Both Raphael Varane, playing for Manchester United under Eric Ten Hag, and Dayot Upamecano, playing for Bayern München under Julian Nagelsmann, are center back who are used to actively contribute to their teams build-up phase being able to provide emergency supports to their teammates, filter passes to midfielders and strikers, and drive the ball when they are in advantage. These behavior is also replicated when playing for the French national team during this World Cup.
However, there is another aspect of the offensive phase that they are mastering: rest defense. So what does this concept mean? Rest defense is the action – usually applied to center backs and holding midfielders – of marking your direct opponent while your team is attacking. But of course, are they marking their direct opponent during the offensive phase? Well, no. It is the balance of being available for the build-up and applying magnificent rest defense that makes their performance so high. During this analysis we will explain in which moments they are applying this concept and why it is so important for their team.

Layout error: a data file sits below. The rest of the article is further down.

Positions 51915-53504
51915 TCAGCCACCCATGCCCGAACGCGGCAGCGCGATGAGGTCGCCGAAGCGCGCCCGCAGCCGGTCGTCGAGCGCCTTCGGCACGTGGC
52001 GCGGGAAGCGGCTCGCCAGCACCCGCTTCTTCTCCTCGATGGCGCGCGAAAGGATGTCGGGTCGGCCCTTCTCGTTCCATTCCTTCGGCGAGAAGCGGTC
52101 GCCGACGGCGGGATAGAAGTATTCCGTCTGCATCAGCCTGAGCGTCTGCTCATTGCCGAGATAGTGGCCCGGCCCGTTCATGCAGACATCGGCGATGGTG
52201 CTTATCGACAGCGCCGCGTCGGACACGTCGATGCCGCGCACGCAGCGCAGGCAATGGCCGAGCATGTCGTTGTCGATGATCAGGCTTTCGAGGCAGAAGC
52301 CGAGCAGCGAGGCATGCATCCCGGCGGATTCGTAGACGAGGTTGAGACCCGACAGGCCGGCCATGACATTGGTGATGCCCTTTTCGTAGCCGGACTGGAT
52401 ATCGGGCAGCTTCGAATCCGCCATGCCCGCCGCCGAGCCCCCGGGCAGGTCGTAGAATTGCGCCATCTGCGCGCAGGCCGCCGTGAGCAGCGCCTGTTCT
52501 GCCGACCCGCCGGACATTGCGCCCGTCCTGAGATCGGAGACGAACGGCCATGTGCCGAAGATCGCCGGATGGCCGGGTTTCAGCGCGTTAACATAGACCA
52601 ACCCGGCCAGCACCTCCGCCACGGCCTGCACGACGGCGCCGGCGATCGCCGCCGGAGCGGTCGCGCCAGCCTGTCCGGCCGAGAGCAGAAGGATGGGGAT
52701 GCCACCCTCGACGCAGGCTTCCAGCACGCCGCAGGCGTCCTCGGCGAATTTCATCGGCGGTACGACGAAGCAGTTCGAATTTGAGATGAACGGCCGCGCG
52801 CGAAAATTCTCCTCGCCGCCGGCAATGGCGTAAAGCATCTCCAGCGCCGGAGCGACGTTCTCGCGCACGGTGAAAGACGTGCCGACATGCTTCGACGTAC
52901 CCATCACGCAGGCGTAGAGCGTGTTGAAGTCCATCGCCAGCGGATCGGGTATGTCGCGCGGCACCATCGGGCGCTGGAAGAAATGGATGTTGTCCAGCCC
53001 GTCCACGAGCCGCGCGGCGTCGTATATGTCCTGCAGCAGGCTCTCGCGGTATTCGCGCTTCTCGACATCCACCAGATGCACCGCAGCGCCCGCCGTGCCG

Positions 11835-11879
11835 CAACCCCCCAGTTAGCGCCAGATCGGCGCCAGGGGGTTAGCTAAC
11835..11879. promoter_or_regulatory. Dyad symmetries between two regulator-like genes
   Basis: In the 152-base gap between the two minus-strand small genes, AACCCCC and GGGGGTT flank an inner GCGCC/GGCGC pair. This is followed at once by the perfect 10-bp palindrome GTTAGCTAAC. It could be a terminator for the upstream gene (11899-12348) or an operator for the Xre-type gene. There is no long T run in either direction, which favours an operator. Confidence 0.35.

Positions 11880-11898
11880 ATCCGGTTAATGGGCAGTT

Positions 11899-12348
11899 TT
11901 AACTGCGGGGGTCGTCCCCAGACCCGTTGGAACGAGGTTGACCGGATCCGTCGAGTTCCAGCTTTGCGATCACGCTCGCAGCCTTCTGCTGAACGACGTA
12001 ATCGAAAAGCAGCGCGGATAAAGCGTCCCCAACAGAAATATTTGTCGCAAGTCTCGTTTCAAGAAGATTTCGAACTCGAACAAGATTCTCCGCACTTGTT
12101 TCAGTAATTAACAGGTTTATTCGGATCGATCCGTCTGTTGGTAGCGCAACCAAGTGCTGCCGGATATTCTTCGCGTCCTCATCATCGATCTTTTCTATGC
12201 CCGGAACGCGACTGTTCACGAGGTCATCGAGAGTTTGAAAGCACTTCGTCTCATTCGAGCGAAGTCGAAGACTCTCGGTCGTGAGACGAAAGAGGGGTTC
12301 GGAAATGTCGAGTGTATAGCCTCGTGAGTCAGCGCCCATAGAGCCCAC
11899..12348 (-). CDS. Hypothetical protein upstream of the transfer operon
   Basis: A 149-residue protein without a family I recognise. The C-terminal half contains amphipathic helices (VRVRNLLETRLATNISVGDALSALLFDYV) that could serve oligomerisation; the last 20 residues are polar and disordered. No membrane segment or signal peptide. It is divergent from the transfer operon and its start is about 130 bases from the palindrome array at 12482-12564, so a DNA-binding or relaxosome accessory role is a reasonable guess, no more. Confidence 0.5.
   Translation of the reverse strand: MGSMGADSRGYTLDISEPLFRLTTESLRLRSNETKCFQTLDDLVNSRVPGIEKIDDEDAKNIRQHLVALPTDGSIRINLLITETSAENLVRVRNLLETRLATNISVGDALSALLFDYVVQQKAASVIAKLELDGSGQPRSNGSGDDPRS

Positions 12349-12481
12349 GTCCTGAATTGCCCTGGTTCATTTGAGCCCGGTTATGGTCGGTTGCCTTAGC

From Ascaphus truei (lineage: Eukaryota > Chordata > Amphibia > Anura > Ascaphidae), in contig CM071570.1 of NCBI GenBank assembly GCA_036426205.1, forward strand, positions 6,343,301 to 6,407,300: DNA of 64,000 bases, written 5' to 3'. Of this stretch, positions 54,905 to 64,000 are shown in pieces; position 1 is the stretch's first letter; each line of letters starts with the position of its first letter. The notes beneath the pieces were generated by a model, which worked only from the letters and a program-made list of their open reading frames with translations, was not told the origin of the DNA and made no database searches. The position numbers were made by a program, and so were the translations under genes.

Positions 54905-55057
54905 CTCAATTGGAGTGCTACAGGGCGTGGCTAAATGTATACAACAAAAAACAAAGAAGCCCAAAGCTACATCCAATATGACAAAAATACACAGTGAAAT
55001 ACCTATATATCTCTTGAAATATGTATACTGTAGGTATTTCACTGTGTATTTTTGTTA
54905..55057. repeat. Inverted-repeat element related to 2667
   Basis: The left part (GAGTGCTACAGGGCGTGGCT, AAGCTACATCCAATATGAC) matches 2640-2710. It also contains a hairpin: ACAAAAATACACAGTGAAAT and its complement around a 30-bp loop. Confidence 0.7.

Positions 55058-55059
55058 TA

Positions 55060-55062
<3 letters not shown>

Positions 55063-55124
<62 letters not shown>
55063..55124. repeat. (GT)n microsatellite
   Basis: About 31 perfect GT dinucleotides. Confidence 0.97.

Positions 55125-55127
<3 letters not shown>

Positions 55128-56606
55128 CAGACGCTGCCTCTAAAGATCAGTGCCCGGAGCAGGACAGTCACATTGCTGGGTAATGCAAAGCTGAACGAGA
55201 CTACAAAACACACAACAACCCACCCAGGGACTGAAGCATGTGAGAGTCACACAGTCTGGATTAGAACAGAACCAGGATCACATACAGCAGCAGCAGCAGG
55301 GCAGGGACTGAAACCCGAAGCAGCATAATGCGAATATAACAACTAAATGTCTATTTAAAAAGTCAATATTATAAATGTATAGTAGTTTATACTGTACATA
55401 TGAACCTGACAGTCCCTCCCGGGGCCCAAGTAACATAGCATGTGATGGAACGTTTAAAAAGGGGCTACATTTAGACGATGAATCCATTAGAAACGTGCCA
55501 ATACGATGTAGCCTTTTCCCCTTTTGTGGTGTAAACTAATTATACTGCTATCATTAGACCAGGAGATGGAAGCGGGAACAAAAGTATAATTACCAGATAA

In these first actions, we can see how Varane and Upamecano are very close to their direct opponent and anticipate the action when they are a potential receiver or are actually receiving the ball. This concentration shown by the French players while their team is attacking is a key asset for center backs to help teams defend high in an effective way.
Rest defense, as performed in the actions we can see below, is key to avoid dangerous offensive transitions by the opponent. This action, even though it has a defensive connotation, it is important to understand that it is performed during the offensive phase. So, it is while your team is attacking that center backs – and also holding midfielders – must be active in this duty, as if done once your team has lost the ball, it might be too late and could allow deep players or link players receive the ball in advantage and build a dangerous offensive transition.